In a world where ADD/ADHD kids are often criticized, parents of children with attention deficit and learning disabilities must remember that positive reinforcement and praise are often the thing ADDers crave most.
by Ben Glenn
Hi! My name is Ben. I am 37 years old, and I play with LEGOs. For a while, I used my kids as an excuse to play with my beloved bricks, but no longer will I live a lie: I confess, I’m a LEGOs maniac, and I’m proud of it!
I have kept my love for LEGOs at bay for years due to a relentlessly busy schedule. This past winter, due in large part to an unprecedented number of snow days, I was able to rekindle my passion. LEGO just opened their first store here in Indianapolis. Talk about serendipity! What has all that to do with attention deficit hyperactivity disorder (ADD/ADHD) and encouragement? I'll tell you.
A week ago, my youngest daughter, Annie, said, "Daddy, let's play LEGOs!" My heart leapt! My little girl had become a LEGO maniac like her daddy. To christen our first daddy-daughter building session, I broke out a fresh new LEGO kit I'd been saving for a special occasion just like this one. Nothing like the feel of fresh LEGOs right out of the box! No scratches, no teeth marks, no unidentifiable sticky spots ... but I digress.
To make sure that Annie would complete the toy in the kit, I gave her a small one with only 50 pieces. Even so, I was concerned about her being able to put it all together. I laid out all the pieces, opened the instructions, and was tremendously pleased when she quickly found the pieces needed for the first step and snapped them together.
"Great job!" I exclaimed and was rewarded with an ear-to-ear grin. Before she could get distracted, I reminded her that she still had a few more steps to go before finishing the toy. She successfully completed step two, and once again, I was impressed and ready with praise. Without hesitation, she dove into step three and, upon completion, proudly showed me her progress. I gave her a big smile without saying anything. She looked slightly confused, then disappointed.
"What's the matter?" I asked her. "Looks like you did everything right. Go on to the next step!”
She looked at me with consternation, shaking her head. “Daddy! Tell me I did a good job first!”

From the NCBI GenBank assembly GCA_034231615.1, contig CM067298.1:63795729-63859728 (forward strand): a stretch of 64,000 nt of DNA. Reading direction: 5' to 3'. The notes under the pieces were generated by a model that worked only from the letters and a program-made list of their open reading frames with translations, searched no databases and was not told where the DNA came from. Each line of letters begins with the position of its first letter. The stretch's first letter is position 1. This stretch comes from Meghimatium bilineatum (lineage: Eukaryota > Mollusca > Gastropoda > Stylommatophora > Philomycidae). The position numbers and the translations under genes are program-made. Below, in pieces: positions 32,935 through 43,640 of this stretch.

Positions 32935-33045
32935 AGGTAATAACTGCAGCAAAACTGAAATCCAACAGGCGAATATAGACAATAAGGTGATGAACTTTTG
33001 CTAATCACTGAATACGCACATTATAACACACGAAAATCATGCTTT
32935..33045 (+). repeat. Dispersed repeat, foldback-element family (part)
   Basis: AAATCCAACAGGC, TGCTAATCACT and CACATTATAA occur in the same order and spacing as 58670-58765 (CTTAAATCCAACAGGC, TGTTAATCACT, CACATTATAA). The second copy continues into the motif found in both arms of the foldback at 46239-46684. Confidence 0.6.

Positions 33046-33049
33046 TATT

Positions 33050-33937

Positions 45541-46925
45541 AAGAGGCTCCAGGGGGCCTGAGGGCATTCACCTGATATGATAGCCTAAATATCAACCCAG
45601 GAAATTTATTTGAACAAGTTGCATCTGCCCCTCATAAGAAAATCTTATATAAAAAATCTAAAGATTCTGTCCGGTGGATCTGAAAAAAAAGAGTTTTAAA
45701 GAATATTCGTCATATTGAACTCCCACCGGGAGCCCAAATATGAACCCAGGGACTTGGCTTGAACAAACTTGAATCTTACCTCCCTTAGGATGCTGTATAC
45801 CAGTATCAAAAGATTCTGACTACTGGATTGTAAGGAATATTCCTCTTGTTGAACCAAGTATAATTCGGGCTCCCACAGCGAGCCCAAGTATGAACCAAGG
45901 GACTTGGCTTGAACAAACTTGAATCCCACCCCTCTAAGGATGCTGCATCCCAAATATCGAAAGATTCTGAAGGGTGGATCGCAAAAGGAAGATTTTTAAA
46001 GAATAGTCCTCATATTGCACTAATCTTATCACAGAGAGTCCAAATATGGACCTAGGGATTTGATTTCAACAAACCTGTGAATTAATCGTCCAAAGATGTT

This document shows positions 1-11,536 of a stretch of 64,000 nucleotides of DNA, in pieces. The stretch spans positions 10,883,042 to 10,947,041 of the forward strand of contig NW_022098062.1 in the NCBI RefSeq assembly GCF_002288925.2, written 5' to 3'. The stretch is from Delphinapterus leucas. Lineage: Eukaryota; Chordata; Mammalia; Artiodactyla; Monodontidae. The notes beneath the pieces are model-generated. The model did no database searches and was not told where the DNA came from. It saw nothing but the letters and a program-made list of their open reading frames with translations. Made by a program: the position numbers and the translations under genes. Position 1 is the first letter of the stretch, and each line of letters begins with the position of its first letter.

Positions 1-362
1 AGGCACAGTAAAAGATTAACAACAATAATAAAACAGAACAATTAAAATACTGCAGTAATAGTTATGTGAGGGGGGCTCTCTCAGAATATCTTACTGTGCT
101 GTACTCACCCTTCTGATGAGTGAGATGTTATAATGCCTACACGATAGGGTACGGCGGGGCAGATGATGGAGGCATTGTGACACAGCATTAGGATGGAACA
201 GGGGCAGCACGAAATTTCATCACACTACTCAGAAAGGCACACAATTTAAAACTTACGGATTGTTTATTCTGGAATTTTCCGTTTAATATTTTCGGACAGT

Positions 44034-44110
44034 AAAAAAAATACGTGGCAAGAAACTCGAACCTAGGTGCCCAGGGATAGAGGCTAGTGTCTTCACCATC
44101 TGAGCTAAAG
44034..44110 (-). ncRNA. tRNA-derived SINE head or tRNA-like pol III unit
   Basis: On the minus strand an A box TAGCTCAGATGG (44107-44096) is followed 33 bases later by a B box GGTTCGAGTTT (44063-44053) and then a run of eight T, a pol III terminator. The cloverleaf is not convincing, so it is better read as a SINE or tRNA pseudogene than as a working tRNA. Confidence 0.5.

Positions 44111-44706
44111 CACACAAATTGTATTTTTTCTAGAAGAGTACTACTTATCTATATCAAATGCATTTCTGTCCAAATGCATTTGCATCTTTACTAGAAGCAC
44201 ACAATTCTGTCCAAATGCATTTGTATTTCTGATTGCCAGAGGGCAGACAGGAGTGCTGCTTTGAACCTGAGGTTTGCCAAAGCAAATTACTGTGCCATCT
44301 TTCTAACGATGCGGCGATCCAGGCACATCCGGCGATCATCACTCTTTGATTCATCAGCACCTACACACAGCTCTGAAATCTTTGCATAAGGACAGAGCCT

For the next 10 steps, after each had been completed, she would look at me and command, “Daddy! Say, ‘Good job’!”
When the final product was completed, Annie made sure to go around and show off the toy to the rest of the family, demanding praise with no shame. Her lack of self-consciousness made me think about how kids have a way of being transparent. They can't always express how they feel or what they need, but when they do discover something tangible -- like the fact that receiving praise makes them feel great -- they are not shy about asking for it. Even as we grow up and learn to recognize that demanding praise is inappropriate under most circumstances, how many of us actually ever stop craving it -- especially from our parents? I think this especially applies kids that get more discipline than praise, as do most children with ADD/ADHD and other learning and behavioral challenges. If you’re used to hearing that negative feedback, you might crave positive reinforcement more than ever!
For me -- and hopefully for you -- this is a simple reminder to remember to praise your kids ... no matter if they are 4 or 44. Being a disciplinarian comes easily to most of us, and spotting behavior that needs to be challenged is second nature. Offering encouragement and telling our kids, "Good job!" requires creativity, effort, and vigilance. It's too easy to take good behavior for granted and accomplishments as due course. Ultimately, discipline and encouragement are two-sides of the same coin -- both must be present to maintain a balance and help our kids grow up with a resilience that's necessary to facing life's many challenges and living life to its fullest.